Diocletian: Saving the Roman Empire

Gaius Diocletianus – better known as Diocletian – was the first Roman emperor to retire from his position. He willingly gave up his power. And he was also the first one who people went to – begging him to come back.

The Roman Empire had witnessed 50 years of civil war, insanely high inflation, and foreign invasion from two sides. After emperor Severus Alexander was assassinated, more than 52 people had made claims to be the next Roman emperor over the next 50 years! Not one had lasted for more than a few months, until Diocletian took the reins in his hands.

Diocletian brought peace to the Roman empire. And ruled it for over 21 years before abdicating. He fixed a lot of issues the empire faced.

Septimius Severus had debased the silver coins. To fund his expensive wars, he had diluted and decreased the silver content from each standard Roman coin from 81% to 54%! And the emperors who came after him had debased the currency even further. By the time Diocletian came to power, the once mighty Roman coins were considered worthless. Good coins had disappeared out of circulation and prices of everyday things had shot up skyhigh. Hyper-inflation was killing the economy.

Diocletian saves Rome

Diocletian fixed this by issuing new coins with silver back to its 81% proportion. And by mandating maximum prices that could be set for many of the products sold in the empire.

But perhaps the biggest thing he did was break down the strong legions. He grew the number of legions from 1,000 to 6,000! But each legion now had fewer soldiers. This way, no general could be so powerful as to threaten the Roman empire with his might. With one stroke, he killed the system that had led to a lot of powerful generals causing multiple civil wars.

Diocletian further fortified the outer regions and made the empire stronger against enemy attacks. He started annual conscription which allowed him to grow the army from 390,000 soldiers to 580,000!

And to pay for all of this, the tax net was widened! People who could not pay tax in coin were allowed to pay in kind! To run everything smoothly, a lot of boards and commissions were set up!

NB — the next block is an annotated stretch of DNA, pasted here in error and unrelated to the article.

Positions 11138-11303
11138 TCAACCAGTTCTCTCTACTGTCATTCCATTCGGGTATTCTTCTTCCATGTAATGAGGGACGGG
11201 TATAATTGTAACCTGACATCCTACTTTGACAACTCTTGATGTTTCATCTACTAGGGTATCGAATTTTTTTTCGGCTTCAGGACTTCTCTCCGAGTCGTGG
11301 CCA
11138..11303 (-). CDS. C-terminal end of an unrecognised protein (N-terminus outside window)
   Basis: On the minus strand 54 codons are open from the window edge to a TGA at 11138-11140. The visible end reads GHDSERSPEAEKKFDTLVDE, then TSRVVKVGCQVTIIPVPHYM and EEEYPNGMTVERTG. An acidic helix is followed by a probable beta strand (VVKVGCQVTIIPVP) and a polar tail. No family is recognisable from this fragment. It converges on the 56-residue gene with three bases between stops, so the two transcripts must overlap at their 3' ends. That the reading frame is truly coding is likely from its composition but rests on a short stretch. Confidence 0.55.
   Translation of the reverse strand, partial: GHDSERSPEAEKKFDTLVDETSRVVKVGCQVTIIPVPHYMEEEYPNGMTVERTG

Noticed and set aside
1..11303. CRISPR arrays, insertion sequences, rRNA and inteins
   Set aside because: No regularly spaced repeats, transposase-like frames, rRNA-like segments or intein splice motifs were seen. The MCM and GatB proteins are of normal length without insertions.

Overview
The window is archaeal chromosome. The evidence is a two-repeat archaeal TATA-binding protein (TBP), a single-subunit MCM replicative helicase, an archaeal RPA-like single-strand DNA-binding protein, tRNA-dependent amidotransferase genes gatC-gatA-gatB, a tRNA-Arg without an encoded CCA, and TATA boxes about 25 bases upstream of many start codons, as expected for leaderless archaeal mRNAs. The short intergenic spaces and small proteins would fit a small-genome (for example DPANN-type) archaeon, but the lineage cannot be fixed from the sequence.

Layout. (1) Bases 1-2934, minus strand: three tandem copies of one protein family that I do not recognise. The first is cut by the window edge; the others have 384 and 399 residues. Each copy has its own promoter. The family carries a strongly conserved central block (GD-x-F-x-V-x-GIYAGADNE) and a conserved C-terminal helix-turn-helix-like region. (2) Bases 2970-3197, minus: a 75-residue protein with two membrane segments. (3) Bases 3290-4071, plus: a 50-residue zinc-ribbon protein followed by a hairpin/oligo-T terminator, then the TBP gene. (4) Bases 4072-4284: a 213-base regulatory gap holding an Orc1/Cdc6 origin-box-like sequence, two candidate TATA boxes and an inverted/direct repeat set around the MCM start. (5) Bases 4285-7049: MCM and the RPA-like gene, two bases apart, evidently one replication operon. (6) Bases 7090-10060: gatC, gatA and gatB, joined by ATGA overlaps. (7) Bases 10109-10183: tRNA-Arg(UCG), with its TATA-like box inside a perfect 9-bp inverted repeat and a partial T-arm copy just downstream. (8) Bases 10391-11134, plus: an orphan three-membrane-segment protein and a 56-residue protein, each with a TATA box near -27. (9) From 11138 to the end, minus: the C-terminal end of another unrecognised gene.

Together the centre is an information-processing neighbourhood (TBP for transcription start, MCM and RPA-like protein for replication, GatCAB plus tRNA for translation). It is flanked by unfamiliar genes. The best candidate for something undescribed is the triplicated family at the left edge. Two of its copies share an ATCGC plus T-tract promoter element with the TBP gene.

In fact, realizing that the Roman empire had grown huge, Diocletian divided the empire into East and West. And created tetrarchy: a system where two senior emperors and two junior emperors ruled together. The four emperors marched to four different parts of the empire to clear up rebels as well as invaders – and brought peace to it.

All these ideas of Diocletian created a huge government. It led to a huge bureaucracy. Every rich Roman family had at least one person working in the government. And it was this bureaucracy that decayed the Roman empire from within. It was what led to the slow but sure downfall of the empire!

How does bureaucracy enter a system?

Diocletian didn’t have bad intentions. But that didn’t matter. As he expanded the government, he brought in a lot of rules and regulations. And these regulations stymied the empire. 

Bureaucracy enters the room with the best of intentions. And then starts rotting the system from within as it kills creativity and new ideas. 

Martin Lindstrom was a marketing consultant who was frustrated to see his good ideas get killed or go unimplemented time and again. And so he made it a point to study bureaucracy. And he found 6 ways bureaucracy enters a system:

  1. Rules and policies. Every new rule added helps in the present, but becomes bureaucracy in the future.